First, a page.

Rep. Paul Simon should be depressed. He is a liberal Democrat from a southern Illinois district where President Reagan carried 21 of 22 counties last year.

Since Congress convened in January, he has been on the losing side, voting against the president's budget and tax programs and sponsoring an unsuccessful amendment to require congressional approval of the MX missile.

Moreover, this soft-spoken former professor is one of 13 House members targeted for defeat next year by the National Conservative Political Action Committee (NCPAC), which is already spending $40,000 on radio ads attacking him in his district.

But Simon is far from discouraged. "I refuse to be bullied," he said. "Back home, people are starting to talk about how they're going to have to pay extra for school lunches. The Reagan program is gradually beginning to sink in. There are issues Democrats can unite around: low interest rates, Social Security, arms control. I think there'll be a strong shift toward the Democrats in 1982."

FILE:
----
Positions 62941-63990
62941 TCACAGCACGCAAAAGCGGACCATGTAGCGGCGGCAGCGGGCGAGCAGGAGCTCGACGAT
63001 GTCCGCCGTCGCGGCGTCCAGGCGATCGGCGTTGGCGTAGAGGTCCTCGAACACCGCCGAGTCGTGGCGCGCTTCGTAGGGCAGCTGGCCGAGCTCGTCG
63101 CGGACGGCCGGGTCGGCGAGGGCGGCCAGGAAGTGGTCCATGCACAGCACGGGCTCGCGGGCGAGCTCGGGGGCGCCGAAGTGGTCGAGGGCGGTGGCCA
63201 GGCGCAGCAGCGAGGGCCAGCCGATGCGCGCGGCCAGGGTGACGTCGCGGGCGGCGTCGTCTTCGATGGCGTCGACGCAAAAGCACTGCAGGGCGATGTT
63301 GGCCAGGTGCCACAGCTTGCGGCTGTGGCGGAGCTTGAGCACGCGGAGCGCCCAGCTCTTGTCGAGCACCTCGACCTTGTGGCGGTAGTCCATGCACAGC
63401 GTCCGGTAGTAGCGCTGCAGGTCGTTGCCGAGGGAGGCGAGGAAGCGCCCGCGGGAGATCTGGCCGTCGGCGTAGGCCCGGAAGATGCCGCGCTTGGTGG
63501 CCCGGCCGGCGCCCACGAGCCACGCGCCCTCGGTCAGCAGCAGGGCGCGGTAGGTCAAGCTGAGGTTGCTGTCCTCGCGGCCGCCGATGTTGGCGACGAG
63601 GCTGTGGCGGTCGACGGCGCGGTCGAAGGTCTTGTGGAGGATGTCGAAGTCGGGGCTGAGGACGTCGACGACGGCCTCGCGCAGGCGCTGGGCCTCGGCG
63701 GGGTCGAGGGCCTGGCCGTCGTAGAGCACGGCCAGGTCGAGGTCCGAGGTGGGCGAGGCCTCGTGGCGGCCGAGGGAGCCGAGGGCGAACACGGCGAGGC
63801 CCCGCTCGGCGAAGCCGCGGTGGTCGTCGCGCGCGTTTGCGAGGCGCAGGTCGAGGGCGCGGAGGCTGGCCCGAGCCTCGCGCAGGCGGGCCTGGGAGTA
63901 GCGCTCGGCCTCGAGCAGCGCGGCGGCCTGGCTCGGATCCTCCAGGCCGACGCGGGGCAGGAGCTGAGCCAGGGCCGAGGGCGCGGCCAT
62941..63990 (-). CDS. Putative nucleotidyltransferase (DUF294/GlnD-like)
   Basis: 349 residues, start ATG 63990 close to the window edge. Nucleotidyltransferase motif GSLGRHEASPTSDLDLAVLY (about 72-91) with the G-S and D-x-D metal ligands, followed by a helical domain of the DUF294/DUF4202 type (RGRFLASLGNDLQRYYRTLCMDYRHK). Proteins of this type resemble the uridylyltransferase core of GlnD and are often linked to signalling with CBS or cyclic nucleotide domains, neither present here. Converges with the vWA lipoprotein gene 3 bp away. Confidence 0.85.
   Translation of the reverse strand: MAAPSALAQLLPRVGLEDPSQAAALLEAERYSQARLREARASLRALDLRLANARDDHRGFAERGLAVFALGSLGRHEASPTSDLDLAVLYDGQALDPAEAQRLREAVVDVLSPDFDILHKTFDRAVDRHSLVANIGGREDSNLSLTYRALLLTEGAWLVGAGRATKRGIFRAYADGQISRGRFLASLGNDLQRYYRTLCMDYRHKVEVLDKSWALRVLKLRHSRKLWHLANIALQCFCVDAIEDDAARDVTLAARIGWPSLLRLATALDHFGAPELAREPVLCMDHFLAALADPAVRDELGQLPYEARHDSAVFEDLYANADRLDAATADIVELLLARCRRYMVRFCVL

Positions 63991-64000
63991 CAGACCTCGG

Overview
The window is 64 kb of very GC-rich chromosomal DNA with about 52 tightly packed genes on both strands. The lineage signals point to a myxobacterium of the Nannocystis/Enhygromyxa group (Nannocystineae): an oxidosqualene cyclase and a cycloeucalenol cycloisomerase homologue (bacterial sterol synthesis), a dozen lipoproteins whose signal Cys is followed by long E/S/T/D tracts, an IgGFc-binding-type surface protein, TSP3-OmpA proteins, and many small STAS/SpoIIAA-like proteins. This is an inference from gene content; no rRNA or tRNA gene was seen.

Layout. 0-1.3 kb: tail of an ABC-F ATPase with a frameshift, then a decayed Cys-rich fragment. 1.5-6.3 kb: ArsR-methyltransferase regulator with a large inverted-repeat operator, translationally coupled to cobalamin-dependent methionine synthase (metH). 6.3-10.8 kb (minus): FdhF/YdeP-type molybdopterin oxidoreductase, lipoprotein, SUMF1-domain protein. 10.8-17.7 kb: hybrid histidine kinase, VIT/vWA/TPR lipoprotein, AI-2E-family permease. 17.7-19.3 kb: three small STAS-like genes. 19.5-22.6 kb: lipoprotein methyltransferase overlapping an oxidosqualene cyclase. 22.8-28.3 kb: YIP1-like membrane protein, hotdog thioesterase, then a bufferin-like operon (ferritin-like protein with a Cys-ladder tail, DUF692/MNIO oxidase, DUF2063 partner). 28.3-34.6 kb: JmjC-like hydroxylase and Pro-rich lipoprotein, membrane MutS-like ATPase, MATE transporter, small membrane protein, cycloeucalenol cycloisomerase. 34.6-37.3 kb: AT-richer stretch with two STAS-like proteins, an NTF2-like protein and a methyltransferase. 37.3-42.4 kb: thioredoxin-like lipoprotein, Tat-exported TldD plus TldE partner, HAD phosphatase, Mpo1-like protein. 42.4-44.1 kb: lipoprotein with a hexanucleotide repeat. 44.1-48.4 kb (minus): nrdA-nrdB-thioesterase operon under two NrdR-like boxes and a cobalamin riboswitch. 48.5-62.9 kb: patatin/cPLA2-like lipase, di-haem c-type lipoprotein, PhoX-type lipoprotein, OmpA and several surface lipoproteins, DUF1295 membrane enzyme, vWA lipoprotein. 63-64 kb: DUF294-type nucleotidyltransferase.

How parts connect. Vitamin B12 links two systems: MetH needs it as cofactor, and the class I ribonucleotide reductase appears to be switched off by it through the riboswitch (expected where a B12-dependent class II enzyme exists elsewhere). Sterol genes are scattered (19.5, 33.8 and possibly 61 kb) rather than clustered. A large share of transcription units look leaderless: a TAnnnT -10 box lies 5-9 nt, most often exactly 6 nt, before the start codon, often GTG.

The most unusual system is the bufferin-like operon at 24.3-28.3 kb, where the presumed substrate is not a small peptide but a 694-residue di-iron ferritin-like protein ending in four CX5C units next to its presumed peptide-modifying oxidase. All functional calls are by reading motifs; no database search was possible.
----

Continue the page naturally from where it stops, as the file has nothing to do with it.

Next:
It may be the lulling effect of a summer vacation, but the mood among the liberal Democrats in the House, those who have lost the most and still have the most to lose, is curiously optimistic as they prepare to return for more bruising battles with the White House next month.

The Republican president, the Republican Senate and conservatives in their own party have weakened their effectiveness but the reports of their death, they contend a la Mark Twain, are greatly exaggerated.

The brutal fight over the tax bill, in which Democrats lost not only the battle but also bargained away their principles in an orgy of special-interest bidding against Republicans, has soured them on the strategy of compromise. "We acted like a corps of trained seals," said Rep. Patricia Schroeder (D-Colo.).

Looking toward the 1982 elections, when the two parties will struggle for control of the House, Democrats are determined to stake out a separate identity, hoping that Reagan's economic program will fall flat, dragging down Republican candidates in its wake.